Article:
Felix “Phil” Haas, Provost Emeritus of Purdue University, passed away on Tuesday, July 16, 2013, surrounded by his family at his daughter’s home in New York.
Known as “Phil,” Haas was born on April 20, 1921, in Vienna, Austria. In 1938, after the Nazi takeover of Austria, he was sent by his parents to live with an aunt and uncle in London. A year later, he immigrated to New Jersey and worked in a factory for four years, until joining the U.S. Army. He served as General Patton’s Artillery Sergeant in World War II. After the war, even though he lacked a high school degree, he was admitted to MIT, where his tuition was covered by the GI Bill.
Within six years of entering MIT in 1946, Haas had completed his bachelor’s degree in physics, chemistry and mathematics, and his PhD in mathematics. During his time at MIT, he met and married his first wife, Violet Bushwick, who also earned a PhD in mathematics from MIT. They had three children together: Richard A. Haas of Shrewsbury, Mass, Elizabeth Haas Edersheim of Scarsdale, NY, and David R. Haas of Westfield, NJ.
On completing his Ph.D. in 1952, Phil began a series of academic appointments—Instructor at Lehigh University, Fine Instructor at Princeton University, and Assistant Professor at University of Connecticut. He moved to Wayne State in 1957, where he became Head of the Mathematics Department and, then moved to Purdue University as Chair of Mathematics in 1962.
Phil served Purdue for more than 40 years and became the first Dean of the School of Science after its creation in 1962. In that role, he helped launch the country’s first computer science department, recruiting many scientists at the cutting edge of their fields. He then served as University Provost (1972-86). Recalling his 14-year period as Provost, Haas commented, “I was fortunate enough to work with presidents who allowed me to look to the future, hire the best people and effect changes.” He believed a university should be a place where scholars and students are free to collectively pursue their research interests and interact to serve society’s needs. He felt privileged to work at a Land Grant Institution whose mission it was to give all students the opportunity to pursue higher education regardless of their economic backgrounds.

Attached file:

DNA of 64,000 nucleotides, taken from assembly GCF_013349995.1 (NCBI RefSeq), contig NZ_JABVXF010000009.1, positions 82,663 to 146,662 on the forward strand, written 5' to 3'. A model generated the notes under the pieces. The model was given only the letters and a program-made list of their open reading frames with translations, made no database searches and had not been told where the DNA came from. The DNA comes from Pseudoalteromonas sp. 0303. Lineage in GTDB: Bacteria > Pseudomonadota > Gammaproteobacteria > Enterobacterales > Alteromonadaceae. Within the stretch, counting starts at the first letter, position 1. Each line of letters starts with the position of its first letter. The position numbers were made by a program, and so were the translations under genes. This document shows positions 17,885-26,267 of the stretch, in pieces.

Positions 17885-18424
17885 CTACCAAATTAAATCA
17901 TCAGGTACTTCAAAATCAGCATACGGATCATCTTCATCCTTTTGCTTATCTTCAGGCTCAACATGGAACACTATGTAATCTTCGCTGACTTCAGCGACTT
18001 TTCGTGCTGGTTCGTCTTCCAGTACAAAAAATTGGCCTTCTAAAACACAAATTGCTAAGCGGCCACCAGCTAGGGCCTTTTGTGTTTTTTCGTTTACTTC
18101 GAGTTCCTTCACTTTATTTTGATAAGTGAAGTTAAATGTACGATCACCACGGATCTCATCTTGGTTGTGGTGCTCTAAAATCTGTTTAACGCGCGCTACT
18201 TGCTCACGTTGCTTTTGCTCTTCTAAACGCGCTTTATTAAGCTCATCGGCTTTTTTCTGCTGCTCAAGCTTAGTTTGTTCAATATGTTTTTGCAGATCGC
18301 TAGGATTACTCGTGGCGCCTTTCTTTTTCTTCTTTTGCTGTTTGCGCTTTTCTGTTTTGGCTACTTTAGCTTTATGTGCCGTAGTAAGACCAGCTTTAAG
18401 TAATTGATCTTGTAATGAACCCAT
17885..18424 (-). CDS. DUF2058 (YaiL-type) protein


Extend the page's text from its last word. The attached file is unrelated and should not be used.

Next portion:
After retiring as Provost, Phil returned to Purdue as the Arthur G, Hansen Professor Emeritus of Mathematics and taught for 15 more years (1987-2002). Beginning in 1991, he taught pro-bono in exchange for a commitment from Purdue that his teaching would relieve non-tenured female faculty members with young children of their teaching loads. During this time he received awards for having achieved the highest student rating of any mathematics professor a number of times, and helped design many of the honors courses.
“Of all of the things I have done,” Phil said, “teaching is what I have enjoyed most. My best memories are of sparking excitement about a discipline in a student who didn’t know what he or she wanted to do. That excitement is the best thing that can happen.”
In 2006, Purdue renamed one of its two Computer Science buildings in honor of Felix Haas.
He was pre-deceased by his first wife. He is survived by his second wife, Margaret, his three children and their spouses, Richard (Ann Mitchell), Elizabeth (Steven Edersheim), and David (Dana Stevens), and seven grandchildren, Derek, Brian (Yen-Hua Yu), Andrea, Jacob, Alvin, Claire, and Violet.
He has been a guide and inspiration to many and his family will miss him dearly. The Felix Haas Memorial Fund has been established at Purdue University to support faculty members with young children who wish to have the time to pursue their passion for scientific or applied research without having the burden of a heavy teaching load.
Donations may be made to:
The Felix Haas Memorial Fund
403 West Wood Street
West Lafayette, Indiana 47907
The family is holding a private graveside burial, with a public memorial service planned for this fall in West Lafayette, Indiana.